• Post Reply Bookmark Topic Watch Topic
  • New Topic
programming forums Java Mobile Certification Databases Caching Books Engineering Micro Controllers OS Languages Paradigms IDEs Build Tools Frameworks Application Servers Open Source This Site Careers Other all forums
this forum made possible by our volunteer staff, including ...
Marshals:
  • Campbell Ritchie
  • Liutauras Vilda
  • Bear Bibeault
  • Jeanne Boyarsky
  • Tim Cooke
Sheriffs:
  • Knute Snortum
  • Junilu Lacar
  • Devaka Cooray
Saloon Keepers:
  • Ganesh Patekar
  • Tim Moores
  • Carey Brown
  • Stephan van Hulst
  • salvin francis
Bartenders:
  • Ron McLeod
  • Frits Walraven
  • Pete Letkeman

Using of a Condition  RSS feed

 
Ranch Hand
Posts: 226
Eclipse IDE Firefox Browser Ubuntu
  • Mark post as helpful
  • send pies
  • Quote
  • Report post to moderator
Hi everybody,
Preparing for the OCPJP7 I have come across the java.util.concurrent.locks.Condition.
How is it possible managing more condition with the same lock? Underneath does not it use the intrinsic lock?
Thanks in advance.





 
author
Sheriff
Posts: 23603
138
C++ Chrome Eclipse IDE Firefox Browser Java jQuery Linux VI Editor Windows
  • Mark post as helpful
  • send pies
  • Quote
  • Report post to moderator

Nick Widelec wrote:Hi everybody,
Preparing for the OCPJP7 I have come across the java.util.concurrent.locks.Condition.
How is it possible managing more condition with the same lock? Underneath does not it use the intrinsic lock?
Thanks in advance.



Yes, it is possible to have more than one Condition variable with the same lock. However, I am not sure of your question -- why should this not be possible?

Henry
 
Nick Widelec
Ranch Hand
Posts: 226
Eclipse IDE Firefox Browser Ubuntu
  • Mark post as helpful
  • send pies
  • Quote
  • Report post to moderator

Henry Wong wrote:

Nick Widelec wrote:Hi everybody,
Preparing for the OCPJP7 I have come across the java.util.concurrent.locks.Condition.
How is it possible managing more condition with the same lock? Underneath does not it use the intrinsic lock?
Thanks in advance.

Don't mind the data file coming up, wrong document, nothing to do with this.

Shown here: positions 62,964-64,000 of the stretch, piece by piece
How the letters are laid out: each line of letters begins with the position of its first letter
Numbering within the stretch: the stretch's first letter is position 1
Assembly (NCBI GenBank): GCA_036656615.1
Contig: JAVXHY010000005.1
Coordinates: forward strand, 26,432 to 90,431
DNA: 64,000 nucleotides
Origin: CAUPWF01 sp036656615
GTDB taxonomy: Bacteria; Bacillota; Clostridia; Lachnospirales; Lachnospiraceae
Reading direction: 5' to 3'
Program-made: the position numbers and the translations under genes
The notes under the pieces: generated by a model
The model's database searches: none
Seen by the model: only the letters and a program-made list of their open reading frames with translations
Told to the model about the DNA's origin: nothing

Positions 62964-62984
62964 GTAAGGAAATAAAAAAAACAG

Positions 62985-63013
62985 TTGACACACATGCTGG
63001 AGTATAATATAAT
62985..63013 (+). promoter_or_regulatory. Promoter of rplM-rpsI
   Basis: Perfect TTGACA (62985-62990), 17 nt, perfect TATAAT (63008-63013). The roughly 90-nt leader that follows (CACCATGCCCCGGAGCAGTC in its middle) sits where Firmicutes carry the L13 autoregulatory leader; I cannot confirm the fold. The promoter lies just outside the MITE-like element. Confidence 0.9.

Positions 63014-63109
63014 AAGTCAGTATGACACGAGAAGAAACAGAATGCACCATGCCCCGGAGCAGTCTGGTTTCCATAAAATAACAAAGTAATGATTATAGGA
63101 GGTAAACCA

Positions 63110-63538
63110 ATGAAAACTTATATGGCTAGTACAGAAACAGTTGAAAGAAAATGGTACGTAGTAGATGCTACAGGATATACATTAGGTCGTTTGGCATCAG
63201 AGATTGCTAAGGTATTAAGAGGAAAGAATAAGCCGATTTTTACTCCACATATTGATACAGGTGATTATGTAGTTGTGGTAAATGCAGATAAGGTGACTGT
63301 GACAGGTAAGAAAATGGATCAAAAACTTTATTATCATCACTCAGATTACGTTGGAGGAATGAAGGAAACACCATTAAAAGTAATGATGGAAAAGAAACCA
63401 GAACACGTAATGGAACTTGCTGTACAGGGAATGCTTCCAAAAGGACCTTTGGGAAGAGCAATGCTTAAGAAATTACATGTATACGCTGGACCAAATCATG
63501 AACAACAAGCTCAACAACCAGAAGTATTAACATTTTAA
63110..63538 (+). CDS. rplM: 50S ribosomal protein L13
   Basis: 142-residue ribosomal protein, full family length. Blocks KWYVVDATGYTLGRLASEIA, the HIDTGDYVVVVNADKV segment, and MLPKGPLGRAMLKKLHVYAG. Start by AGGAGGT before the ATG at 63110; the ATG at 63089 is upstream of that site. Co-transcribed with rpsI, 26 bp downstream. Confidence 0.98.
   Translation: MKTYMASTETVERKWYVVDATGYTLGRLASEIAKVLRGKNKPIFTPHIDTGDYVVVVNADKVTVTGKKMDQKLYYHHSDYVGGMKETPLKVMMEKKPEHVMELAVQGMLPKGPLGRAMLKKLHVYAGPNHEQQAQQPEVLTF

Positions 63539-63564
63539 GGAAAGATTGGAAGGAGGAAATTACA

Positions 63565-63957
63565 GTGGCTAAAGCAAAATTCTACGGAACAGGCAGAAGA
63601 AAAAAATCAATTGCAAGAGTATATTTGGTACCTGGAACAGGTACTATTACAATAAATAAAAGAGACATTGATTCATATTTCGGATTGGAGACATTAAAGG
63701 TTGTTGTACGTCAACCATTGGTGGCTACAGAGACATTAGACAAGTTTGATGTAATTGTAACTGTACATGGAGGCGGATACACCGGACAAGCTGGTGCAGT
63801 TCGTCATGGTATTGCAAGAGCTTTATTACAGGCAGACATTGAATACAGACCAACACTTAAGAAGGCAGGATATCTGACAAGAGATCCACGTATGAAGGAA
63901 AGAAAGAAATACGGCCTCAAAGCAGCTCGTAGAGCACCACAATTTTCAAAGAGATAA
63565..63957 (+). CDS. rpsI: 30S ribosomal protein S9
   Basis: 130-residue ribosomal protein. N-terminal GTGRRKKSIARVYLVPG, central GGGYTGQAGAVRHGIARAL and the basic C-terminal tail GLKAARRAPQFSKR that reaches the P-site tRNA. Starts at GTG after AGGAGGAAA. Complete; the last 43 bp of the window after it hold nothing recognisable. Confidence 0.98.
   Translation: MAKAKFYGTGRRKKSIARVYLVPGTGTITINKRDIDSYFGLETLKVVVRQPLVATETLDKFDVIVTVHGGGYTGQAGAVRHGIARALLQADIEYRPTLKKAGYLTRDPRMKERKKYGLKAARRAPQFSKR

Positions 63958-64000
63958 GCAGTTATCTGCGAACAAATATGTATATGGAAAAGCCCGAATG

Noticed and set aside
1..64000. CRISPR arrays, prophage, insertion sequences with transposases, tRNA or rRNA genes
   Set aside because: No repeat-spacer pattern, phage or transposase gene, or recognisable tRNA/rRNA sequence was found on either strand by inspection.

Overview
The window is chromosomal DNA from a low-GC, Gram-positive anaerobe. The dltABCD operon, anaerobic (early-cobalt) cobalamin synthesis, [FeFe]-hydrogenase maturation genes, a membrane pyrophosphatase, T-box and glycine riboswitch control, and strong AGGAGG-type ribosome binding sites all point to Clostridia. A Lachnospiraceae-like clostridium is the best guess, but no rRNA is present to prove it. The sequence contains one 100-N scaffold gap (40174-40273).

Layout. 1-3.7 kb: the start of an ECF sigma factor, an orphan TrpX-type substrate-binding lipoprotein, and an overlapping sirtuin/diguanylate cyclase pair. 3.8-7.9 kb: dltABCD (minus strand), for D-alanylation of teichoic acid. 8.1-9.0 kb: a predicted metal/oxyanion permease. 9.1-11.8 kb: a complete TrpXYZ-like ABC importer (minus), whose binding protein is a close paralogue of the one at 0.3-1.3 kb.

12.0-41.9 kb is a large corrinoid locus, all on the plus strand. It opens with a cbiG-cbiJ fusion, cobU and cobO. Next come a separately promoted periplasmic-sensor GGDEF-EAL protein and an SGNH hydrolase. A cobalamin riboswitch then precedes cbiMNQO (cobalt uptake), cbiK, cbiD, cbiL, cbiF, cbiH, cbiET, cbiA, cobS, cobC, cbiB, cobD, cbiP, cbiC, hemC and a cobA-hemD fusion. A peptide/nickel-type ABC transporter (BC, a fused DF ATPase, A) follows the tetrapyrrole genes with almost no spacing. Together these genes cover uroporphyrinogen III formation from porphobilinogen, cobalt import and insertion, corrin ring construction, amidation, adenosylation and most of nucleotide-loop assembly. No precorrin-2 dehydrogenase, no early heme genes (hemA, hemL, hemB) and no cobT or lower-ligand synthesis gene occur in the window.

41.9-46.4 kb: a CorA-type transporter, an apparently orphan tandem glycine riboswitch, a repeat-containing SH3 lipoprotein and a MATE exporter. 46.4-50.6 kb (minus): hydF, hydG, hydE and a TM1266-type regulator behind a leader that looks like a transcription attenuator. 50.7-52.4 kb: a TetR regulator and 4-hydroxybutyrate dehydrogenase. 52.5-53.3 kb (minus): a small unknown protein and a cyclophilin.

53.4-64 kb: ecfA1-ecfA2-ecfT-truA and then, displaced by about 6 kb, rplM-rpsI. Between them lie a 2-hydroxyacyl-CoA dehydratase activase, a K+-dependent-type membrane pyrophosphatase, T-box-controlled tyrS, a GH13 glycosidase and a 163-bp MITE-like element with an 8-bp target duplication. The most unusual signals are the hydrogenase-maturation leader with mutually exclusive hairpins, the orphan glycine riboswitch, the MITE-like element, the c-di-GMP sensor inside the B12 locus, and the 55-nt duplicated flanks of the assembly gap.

Yes, it is possible to have more than one Condition variable with the same lock. However, I am not sure of your question -- why should this not be possible?

Henry



Hi Henry,
I am not saying that it is impossible, or why it is possible or anything. I would like just to know how it works, is it supported merely by the management of the intrinsic lock or there is something more which comes with the locks package?
I know I should go through the source code However I am running out of time (in preparing the exam). So if somebody knows in short how it works and has time to share it responding to this question, thanks in advance.
 
Henry Wong
author
Sheriff
Posts: 23603
138
C++ Chrome Eclipse IDE Firefox Browser Java jQuery Linux VI Editor Windows
  • Likes 1
  • Mark post as helpful
  • send pies
  • Quote
  • Report post to moderator

Nick Widelec wrote:

Henry Wong wrote:
Yes, it is possible to have more than one Condition variable with the same lock. However, I am not sure of your question -- why should this not be possible?

Henry



Hi Henry,
I am not saying that it is impossible, or why it is possible or anything. I would like just to know how it works, is it supported merely by the management of the intrinsic lock or there is something more which comes with the locks package?
I know I should go through the source code However I am running out of time (in preparing the exam). So if somebody knows in short how it works and has time to share it responding to this question, thanks in advance.



How would this knowledge help with the exam?? Well... okay...

Condition variables are highly integrated with it corresponding Mutex lock. In this case, the Condition class is highly integrated with the ReentrantLock class. Obviously, the reason for this is because condition variables do things with the lock that can't be done with the public interface -- such as release all the nested locks atomically.

As an implementation detail, The ReentrantLock class (along with it's Condition Class) do not use the Java synchronization mechanism. Instead it use the atomic classes, which in turn, uses JNI to get to features based around the processor's CAS operator. As an FYI, the CAS operator is what synchronization is implemented with, so the Lock/Condition classes goes even lower than synchronization to be implemented.


Interestingly, the last time that I checked, the Lock/Condition classes doesn't use the underlying mutex/condition variables of the operating system either -- instead choosing to go to the CAS operator directly. In my opinion, this was likely a bad idea, as most OSes support priority inheritance with mutex locks, which currently, I don't think is supported by the ReentrantLock class (perhaps it can be implemented in the future).

Henry
 
It is sorta covered in the JavaRanch Style Guide.
  • Post Reply Bookmark Topic Watch Topic
  • New Topic
Boost this thread!